News / Africa

Key Egyptian Trial Postponed, Further Raising Tensions

Egypt's former Interior Minister Habib al-Adly, front, stands behind bars during his trial on charges relating to the killing of nearly 900 protesters during the 18-day uprising, Cairo, Egypt, July 25, 2011
Egypt's former Interior Minister Habib al-Adly, front, stands behind bars during his trial on charges relating to the killing of nearly 900 protesters during the 18-day uprising, Cairo, Egypt, July 25, 2011
Al Pessin

An Egyptian court has postponed the murder trial of the former interior minister, and ordered that the man be tried together with former President Hosni Mubarak. The move is likely to further inflame protesters in Tahrir Square, who are already dissatisfied with the pace of the trials, and other aspects of the ruling military council's policies.

Related video clip: Egypt tensions

A judge read the order live on nationwide television as many Egyptians tuned in to the broadcast of the highly-anticipated opening of the trial.  Some people in the courtroom shouted their disapproval of the postponement.

The court order says former Interior Minister Habib al-Adly will be tried together with former President Mubarak.  That trial is scheduled to begin August 3, but many experts believe that, too, will be postponed.

Former minister al-Adly has already been convicted of corruption and sentenced to 12 years in prison.  As he left the court Monday in a police convoy, protesters pelted the vehicles with stones.

Both he and Mubarak are accused of murder for allegedly ordering the police to fire on demonstrators during the 18-day uprising in January and February, when hundreds of people were killed.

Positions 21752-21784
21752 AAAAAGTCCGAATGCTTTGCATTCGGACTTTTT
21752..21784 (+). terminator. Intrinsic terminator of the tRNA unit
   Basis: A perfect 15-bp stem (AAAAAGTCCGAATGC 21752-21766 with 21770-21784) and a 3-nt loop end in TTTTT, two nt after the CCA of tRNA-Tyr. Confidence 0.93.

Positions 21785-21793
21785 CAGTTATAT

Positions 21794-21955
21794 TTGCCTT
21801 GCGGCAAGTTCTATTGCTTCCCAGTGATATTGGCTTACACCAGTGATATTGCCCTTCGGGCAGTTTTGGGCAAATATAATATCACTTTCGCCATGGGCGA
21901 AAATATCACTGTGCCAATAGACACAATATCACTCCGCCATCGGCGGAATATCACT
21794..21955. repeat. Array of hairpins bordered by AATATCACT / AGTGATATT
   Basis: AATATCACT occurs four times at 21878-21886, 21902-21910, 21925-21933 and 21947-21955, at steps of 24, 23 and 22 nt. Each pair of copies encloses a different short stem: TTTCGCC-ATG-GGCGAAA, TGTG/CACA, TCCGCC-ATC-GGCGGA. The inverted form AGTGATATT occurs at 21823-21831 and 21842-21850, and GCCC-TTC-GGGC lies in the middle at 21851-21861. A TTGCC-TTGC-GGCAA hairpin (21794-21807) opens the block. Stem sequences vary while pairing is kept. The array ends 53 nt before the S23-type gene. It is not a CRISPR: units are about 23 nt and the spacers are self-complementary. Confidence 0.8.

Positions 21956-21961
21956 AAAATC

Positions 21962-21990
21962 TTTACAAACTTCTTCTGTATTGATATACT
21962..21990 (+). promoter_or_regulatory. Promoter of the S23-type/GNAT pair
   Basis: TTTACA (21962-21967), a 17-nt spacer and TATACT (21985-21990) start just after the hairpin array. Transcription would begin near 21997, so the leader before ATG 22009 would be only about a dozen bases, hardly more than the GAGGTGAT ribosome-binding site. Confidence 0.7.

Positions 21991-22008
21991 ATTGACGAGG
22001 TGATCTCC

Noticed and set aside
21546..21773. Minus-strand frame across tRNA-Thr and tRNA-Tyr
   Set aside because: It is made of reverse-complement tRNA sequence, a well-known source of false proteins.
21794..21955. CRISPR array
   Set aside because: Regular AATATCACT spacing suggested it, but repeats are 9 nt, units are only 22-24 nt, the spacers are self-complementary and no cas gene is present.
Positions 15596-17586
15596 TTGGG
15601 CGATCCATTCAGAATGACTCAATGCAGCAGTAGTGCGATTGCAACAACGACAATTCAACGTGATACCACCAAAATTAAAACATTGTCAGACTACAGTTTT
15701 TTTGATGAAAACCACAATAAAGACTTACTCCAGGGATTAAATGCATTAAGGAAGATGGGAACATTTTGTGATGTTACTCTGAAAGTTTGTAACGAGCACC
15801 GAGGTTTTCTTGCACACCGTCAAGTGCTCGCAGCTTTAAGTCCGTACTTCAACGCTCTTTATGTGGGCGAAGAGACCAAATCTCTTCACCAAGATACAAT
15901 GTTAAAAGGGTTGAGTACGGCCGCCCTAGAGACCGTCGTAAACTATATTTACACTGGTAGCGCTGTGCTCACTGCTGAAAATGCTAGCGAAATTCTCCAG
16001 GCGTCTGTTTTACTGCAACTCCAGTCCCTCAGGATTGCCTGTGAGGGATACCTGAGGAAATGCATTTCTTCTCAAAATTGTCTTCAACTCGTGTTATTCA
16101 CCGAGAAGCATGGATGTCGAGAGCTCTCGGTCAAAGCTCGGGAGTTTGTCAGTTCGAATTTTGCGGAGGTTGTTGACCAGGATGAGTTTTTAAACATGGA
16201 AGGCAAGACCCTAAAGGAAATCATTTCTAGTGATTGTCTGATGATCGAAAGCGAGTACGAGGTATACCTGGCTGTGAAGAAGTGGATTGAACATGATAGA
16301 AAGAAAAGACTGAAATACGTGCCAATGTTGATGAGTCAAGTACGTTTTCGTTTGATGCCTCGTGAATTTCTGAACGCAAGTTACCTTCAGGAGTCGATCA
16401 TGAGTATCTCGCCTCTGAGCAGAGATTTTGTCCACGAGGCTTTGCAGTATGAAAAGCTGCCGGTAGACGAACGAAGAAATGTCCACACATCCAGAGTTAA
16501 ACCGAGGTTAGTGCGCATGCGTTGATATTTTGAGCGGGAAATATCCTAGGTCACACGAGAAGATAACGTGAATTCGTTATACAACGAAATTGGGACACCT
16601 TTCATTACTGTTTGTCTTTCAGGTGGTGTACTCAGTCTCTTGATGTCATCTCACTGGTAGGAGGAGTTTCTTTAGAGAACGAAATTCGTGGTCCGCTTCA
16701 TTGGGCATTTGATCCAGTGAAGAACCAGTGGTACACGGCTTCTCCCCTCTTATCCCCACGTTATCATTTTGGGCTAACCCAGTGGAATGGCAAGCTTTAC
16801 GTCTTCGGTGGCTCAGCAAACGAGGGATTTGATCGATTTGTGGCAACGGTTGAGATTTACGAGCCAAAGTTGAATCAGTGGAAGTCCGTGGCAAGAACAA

Tarek El-Khouly, a spokesman for one of the leading activist groups, the April 6th Movement, accused the court of acting just like Egyptian courts did during the 30-year Mubarak era - taking its orders from the top, now the ruling military council.

El-Khouly says the activists want to know the reasons for the postponement because such trials are crucial to the success of the revolution and the future of the country.  He called for al-Adly, Mubarak and other high-profile defendants to be treated just like all others accused of crimes.

Still, just seeing the once powerful interior minister and six of his top aides in prison uniforms behind bars in the defendants’ box of a courtroom met one of the protesters’ demands.  They have called for open trials, and some have complained they have not seen key former officials since they were arrested.

Mubarak had been under house arrest in his home in the Red Sea resort town of Sharm El-Sheikh, and has been in a hospital there since April.  There are indications his trial may be held in that relatively remote town, five hours drive from Cairo, rather than in the capital.

Many observers speculate the Mubarak trial will be postponed due to his reportedly poor health, and also because Egypt’s current military rulers do not want to humiliate their former boss.

In addition, the trial is scheduled to start during the Islamic Holy Month of Ramadan, when observant Muslims fast during daylight hours.  During Ramadan, relatively little work gets done, particularly when it falls during the hot summer months as it does this year.

The delay of the al-Adly trial, and the possible delay of the Mubarak trial, will likely further anger activists, and could exacerbate the splits that are emerging among protest groups.

An incident Saturday night, when protesters led by the April 6th movement were attacked by government supporters while policemen and soldiers stood by, resulted in harsh rhetoric from both sides, and sniping from some other activist groups.  One Islamist group accused April 6th of inciting the violence.

The Egyptian Center for Human Rights called on the military council to be more responsive to protesters’ demands, and called on the various activist groups to stop trying to undermine each other.

You May Like

Video Drug Use Rises in Afghanistan

Ninety percent of world’s heroin comes from Afghanistan More

Here's Your Chance to Live in a Deserted Shopping Mall

About one-third of the 1200 enclosed malls in the US are dead or dying. Here's what's being done with them. More